Viola triloba Schwein. - Three-lobed Violet

Viola triloba plant

Family - Violaceae

Stems - Plants acaulescent. Caudex thick, elongated, horizontal, woody, with fleshy roots.

Leaves - Basal. Earliest leaves cordate, acute. Later leaves lobed, sagittate, typically with 5-7 lobes. Petioles to +7cm long, pubescent. Leaf tissue decurrent on petiole for much of it's length but very thin. Blades glabrous above, ciliate below, (especially near base), shallowly serrate to crenate-serrate, +3cm broad and long. Margins typically ciliate.

Viola triloba leaves

Inflorescence - Single long-pedunculate flower arising from caudex. Peduncles glabrous, to +12cm long, exceeding the leaves, curved at apex.

Flowers - Petals 5, violet (rarely white) and with some white at base, with deep purple venation, rounded at apex, -2cm long, 7-8mm broad, generally obovate to oblanceolate. Lateral petals heavily bearded. Upper petals also slightly bearded. All petals glabrous externally. Lowest petal saccate at base, (the sac protruding beyond the sepals). Stamens 5, converging around the pistil, to +4mm long. Lower 2 stamens with appendages. Appendages to 3mm long, green. Anther connective orange, expanding beyond the anther, to 1.5mm long. Anthers pale yellow. Ovary superior, green, glabrous, 3mm long, unilocular, somewhat conic. Ovules many. Style 2mm long, greenish white, glabrous, expanded at apex. Stigma truncate, deltoid. Sepals 5, green with scarious margins, lanceolate, acute, to 8mm long, 3mm broad, glabrous, entire but ciliolate. Lowest two sepals with small auricles. Auricles to 1mm long, ciliolate-margined.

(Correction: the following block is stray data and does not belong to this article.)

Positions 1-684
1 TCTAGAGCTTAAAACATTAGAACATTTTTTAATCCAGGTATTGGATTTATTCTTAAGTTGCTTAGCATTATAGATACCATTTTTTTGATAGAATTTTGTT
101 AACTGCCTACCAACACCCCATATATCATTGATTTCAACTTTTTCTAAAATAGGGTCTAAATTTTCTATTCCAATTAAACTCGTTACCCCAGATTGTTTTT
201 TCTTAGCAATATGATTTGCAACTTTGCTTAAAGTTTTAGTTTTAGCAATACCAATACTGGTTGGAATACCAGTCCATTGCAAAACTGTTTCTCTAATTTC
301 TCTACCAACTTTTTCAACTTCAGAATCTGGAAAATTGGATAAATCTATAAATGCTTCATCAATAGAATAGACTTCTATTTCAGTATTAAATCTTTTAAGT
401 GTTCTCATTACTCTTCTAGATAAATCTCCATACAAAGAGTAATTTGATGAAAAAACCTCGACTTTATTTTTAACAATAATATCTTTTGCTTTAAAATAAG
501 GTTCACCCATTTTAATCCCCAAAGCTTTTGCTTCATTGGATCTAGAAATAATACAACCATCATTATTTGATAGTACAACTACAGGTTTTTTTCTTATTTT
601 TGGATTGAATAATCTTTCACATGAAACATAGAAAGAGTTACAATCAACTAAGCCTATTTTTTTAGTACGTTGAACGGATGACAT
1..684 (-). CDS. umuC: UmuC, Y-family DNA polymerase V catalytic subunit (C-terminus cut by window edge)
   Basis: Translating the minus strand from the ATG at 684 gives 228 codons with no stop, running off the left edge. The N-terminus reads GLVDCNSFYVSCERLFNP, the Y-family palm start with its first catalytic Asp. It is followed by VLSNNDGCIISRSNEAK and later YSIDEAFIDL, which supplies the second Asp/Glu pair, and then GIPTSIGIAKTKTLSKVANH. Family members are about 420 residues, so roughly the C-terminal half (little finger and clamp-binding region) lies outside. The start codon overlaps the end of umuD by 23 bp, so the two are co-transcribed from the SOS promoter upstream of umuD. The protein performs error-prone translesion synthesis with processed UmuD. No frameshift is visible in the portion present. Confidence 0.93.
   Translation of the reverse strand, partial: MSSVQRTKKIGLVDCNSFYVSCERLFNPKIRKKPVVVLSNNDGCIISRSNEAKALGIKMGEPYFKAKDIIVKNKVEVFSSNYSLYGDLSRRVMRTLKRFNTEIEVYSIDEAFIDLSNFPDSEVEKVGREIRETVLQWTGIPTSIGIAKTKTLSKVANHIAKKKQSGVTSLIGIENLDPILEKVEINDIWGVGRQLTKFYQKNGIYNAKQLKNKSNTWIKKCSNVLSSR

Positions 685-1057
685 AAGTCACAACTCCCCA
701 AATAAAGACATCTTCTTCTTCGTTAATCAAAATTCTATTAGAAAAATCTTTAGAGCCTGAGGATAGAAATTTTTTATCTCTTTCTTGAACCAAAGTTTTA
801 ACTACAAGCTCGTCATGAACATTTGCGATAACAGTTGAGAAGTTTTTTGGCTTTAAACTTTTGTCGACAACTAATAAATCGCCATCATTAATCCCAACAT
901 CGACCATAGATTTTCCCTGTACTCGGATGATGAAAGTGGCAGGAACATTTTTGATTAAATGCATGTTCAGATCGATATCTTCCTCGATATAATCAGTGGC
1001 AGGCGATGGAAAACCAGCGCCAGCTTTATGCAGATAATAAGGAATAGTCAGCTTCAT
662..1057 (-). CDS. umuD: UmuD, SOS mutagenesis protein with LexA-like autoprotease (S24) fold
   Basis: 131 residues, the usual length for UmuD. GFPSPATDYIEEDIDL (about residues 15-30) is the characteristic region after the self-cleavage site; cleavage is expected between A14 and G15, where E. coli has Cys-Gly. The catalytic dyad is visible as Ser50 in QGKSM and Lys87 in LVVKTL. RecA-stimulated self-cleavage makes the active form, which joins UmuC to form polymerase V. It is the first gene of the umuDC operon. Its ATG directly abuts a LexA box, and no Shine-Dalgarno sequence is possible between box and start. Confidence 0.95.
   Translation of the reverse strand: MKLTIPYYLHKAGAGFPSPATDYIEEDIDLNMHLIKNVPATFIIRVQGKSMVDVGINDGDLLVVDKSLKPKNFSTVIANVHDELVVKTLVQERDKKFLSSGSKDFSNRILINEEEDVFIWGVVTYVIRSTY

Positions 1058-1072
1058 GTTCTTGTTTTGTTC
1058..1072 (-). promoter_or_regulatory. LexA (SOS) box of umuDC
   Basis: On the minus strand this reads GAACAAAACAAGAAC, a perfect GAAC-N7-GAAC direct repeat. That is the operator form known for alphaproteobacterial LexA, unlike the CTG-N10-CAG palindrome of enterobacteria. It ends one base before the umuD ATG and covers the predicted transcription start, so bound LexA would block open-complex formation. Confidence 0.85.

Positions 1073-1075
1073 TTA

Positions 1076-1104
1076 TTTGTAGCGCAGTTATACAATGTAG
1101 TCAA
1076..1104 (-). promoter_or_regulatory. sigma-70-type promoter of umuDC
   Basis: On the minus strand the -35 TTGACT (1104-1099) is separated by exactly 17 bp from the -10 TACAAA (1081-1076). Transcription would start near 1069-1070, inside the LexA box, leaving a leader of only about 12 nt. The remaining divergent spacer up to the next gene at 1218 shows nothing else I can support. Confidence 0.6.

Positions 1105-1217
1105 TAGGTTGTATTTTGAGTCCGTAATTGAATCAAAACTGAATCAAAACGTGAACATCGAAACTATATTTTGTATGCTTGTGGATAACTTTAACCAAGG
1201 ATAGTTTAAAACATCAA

Viola triloba flower

Viola triloba calyx

Flowering - April - May.

Habitat - Dry rocky open woods, thickets, bluffs.

Origin - Native to U.S.

Other info. - V. triloba is just one of the many small purple-flowered violets you are sure to encounter in the Missouri woods. When young, this plant is difficult to tell apart from other violets, such as V. sororia, but as the plant mature its leaves will become lobed. V. triloba is found mostly in the lower half of the state and prefers acidic soils.

Photographs taken at Rock Bridge State Park, Columbia, MO., 4-17-04.


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